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Lossy or Lossless? Please use this forum to post spectral and frequency analysis posts about shows you have your doubts about.

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  #1  
Old 2007-06-12, 09:01 PM
instant100 instant100 is offline
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16-bit and 24-bit

hi,
can someone explain the difference between the 16-bit and 24-bit to this moron?

thanks
dave
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  #2  
Old 2007-06-12, 09:14 PM
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pmonk pmonk is offline
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Re: 16-bit and 24-bit

Bit Depth refers to how much information is captured with a sample )I.e. 44.1 khz, 48 khz, etc...). Each sample measures the amplitude (shape) of the wave, and higher bit depths allow the analog shape to be more closely matched.

Bit depth is exponential, so a 24-bit sample holds 256 times as much information as a 16-bit sample. A 16-bit sample has a range of 65,536 values, while a 24-bit sample has a range of 16,777,216.


In other words - high bit rate means more info which means better quality of recording!

The obvious downside is a CD-R is 44.1 KHZ sample rate/16 bit.

So 24 bit is only useful if you ((1) got a kick ass sound system on your PC or (2) burn the file onto a DVD-A.
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  #3  
Old 2007-06-12, 09:31 PM
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LeifH12345 LeifH12345 is offline
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Re: 16-bit and 24-bit

There are some 24-bit CD's available in stores, but only for specific albums and not CDR's of course.
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  #4  
Old 2007-06-12, 09:50 PM
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paddington paddington is offline
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Re: 16-bit and 24-bit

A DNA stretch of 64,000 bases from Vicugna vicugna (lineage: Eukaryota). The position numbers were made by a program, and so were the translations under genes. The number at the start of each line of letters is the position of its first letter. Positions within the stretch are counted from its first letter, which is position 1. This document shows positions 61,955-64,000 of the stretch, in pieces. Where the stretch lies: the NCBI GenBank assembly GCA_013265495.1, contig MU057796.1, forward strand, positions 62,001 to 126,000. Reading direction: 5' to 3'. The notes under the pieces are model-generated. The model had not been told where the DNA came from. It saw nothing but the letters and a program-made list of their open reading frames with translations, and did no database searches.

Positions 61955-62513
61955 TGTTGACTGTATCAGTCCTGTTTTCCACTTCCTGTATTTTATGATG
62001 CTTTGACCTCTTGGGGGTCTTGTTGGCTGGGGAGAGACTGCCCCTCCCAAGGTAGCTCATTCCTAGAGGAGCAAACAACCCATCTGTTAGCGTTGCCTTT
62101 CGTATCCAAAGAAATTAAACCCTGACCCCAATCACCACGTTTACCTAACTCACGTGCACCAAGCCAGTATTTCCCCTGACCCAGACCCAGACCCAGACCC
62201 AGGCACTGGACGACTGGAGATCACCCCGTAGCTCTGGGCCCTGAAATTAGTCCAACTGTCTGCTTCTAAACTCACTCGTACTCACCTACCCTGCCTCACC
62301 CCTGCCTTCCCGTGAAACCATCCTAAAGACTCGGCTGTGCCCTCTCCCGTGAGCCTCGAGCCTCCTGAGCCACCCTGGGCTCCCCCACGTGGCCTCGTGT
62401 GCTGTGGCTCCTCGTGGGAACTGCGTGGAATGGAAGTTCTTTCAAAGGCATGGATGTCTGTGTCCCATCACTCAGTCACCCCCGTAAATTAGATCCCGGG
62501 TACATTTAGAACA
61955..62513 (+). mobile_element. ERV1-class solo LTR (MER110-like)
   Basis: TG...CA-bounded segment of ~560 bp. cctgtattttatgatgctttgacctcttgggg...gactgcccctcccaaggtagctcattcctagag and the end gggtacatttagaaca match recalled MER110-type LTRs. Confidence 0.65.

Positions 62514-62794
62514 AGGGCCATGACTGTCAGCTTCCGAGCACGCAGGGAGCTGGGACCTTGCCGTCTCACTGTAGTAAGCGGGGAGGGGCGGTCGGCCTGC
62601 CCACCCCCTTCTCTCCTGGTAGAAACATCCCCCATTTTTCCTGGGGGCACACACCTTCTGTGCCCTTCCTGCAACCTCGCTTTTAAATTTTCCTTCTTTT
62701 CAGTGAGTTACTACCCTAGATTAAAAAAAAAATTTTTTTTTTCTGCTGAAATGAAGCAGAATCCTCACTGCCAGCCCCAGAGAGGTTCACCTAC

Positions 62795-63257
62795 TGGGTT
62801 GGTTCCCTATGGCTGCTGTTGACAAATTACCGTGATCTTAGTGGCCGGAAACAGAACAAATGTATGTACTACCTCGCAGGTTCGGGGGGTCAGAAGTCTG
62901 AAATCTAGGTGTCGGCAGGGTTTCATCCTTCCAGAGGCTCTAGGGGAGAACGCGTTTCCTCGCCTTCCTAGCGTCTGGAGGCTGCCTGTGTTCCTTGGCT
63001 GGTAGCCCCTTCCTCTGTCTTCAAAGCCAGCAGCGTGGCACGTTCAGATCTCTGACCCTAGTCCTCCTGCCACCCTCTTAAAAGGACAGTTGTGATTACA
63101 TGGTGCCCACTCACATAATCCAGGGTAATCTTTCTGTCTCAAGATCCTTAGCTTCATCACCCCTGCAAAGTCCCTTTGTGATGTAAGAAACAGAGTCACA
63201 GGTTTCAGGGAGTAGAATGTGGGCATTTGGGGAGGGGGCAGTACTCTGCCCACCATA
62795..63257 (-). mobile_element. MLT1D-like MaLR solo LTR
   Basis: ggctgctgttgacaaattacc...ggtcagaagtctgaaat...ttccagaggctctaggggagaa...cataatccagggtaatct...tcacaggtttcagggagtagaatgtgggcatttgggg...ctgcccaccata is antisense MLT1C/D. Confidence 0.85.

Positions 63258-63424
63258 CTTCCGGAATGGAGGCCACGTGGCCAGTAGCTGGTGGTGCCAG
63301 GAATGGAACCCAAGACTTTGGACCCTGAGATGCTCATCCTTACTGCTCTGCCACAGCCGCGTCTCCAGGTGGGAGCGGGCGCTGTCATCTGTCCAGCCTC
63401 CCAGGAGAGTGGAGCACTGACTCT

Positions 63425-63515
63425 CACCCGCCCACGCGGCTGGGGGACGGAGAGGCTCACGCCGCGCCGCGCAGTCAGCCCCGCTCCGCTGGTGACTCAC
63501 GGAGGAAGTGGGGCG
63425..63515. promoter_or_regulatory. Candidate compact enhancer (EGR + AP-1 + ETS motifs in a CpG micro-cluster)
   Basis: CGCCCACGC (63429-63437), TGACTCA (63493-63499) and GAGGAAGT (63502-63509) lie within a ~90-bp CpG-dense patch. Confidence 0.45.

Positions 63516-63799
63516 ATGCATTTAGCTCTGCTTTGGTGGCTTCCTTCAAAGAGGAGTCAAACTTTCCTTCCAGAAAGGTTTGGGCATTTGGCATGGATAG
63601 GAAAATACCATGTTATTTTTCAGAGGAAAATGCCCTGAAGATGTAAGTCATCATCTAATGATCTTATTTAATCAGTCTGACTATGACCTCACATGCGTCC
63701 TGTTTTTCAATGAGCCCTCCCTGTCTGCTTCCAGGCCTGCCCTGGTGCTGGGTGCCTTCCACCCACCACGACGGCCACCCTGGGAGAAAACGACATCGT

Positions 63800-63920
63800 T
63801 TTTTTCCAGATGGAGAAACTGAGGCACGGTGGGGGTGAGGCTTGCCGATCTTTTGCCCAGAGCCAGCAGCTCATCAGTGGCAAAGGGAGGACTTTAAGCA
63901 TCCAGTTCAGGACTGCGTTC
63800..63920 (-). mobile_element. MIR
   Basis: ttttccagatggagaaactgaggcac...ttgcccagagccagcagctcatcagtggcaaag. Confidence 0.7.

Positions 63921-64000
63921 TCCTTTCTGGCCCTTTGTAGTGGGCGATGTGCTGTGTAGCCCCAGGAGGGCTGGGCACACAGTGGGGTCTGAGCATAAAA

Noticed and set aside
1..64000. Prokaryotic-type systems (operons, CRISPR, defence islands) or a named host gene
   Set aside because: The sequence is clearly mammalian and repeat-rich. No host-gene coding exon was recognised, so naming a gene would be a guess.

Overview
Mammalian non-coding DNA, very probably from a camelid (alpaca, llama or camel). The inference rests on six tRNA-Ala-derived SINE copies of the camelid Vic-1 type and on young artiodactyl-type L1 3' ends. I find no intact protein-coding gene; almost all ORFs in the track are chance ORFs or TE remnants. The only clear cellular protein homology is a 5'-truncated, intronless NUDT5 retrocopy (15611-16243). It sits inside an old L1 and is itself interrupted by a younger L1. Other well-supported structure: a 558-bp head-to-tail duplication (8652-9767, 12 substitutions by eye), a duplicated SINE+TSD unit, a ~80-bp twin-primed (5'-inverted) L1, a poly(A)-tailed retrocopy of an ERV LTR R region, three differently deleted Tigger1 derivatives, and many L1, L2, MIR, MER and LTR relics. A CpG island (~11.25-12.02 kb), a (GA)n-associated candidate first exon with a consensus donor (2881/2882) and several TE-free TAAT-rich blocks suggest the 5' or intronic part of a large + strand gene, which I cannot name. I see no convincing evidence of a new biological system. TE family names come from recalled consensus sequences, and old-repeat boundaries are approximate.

You can certainly burn 24 bit audio on a CDR. Playing it, though, would be a challenge
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  #5  
Old 2007-06-12, 11:00 PM
Tubular
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Re: 16-bit and 24-bit

24 bit offers more detail than 16 bit, so in a comparison between a 16 bit source and a similar 24 bit source, the 24 bit recording will always win based on sound quality. Compare the original Nintendo Entertainment System that was 8 bit with the new systems like the XBOX 360, Wii, or Playstation 3 that are 256 bit (I think). The new systems' graphics look more realistic because they can display more detail.

Basically, the sound waveforms we hear live or from vinyl records or analog sourced tapes are round, smooth curves. A digital representation (compact discs, DAT, etc.) of an analog or live waveform looks like staircase steps, at 90 degree angles. In other words, jagged edged instead of smooth and rounded. As you increase the bit depth, the steps become smaller and higher in number, so they more closely resemble the ideal round, smooth analog waveforms.

You can read more here:

http://www.24bitfaq.org

http://24bit.turtleside.com
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  #6  
Old 2007-06-12, 11:22 PM
Tubular
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Re: 16-bit and 24-bit

You can get a good Onkyo or Denon (quality consumer brands) DVD-Audio/Video player for about $200. It would be worth it even if you don't have surround sound (5.1 receiver and 6 speakers), because 2 channel stereo DVD-Audio is still amazing. Careful, some players will only play DVD-R and not DVD+R. You may want to wait to buy a new standalone player until the format war that is currently going on between HD-DVD and Blu-Ray is over and a winner is declared. Then buy a player that supports DVD-Audio. Commercial discs are about $15, the same as CD's, but there are a lot less titles available. You can browse DVD-A titles at www.circuitcity.com (lower prices) or www.jr.com (more titles). You can also burn DVD-Audio discs from 24 bit FLAC files with free software available at:

http://24bit.turtleside.com
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  #7  
Old 2007-06-16, 07:45 PM
Tubular
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Re: 16-bit and 24-bit

I should add that you can author and then burn an audio-only DVD-video disc with a menu from 16bit/48kHz, 24bit/48kHz, or 24bit/96kHz WAV files playable on all DVD players with Audio DVD Creator ($40) http://www.audio-dvd-creator.com
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  #8  
Old 2007-06-18, 12:00 AM
instant100 instant100 is offline
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Re: 16-bit and 24-bit

thanks a lot folks

ave
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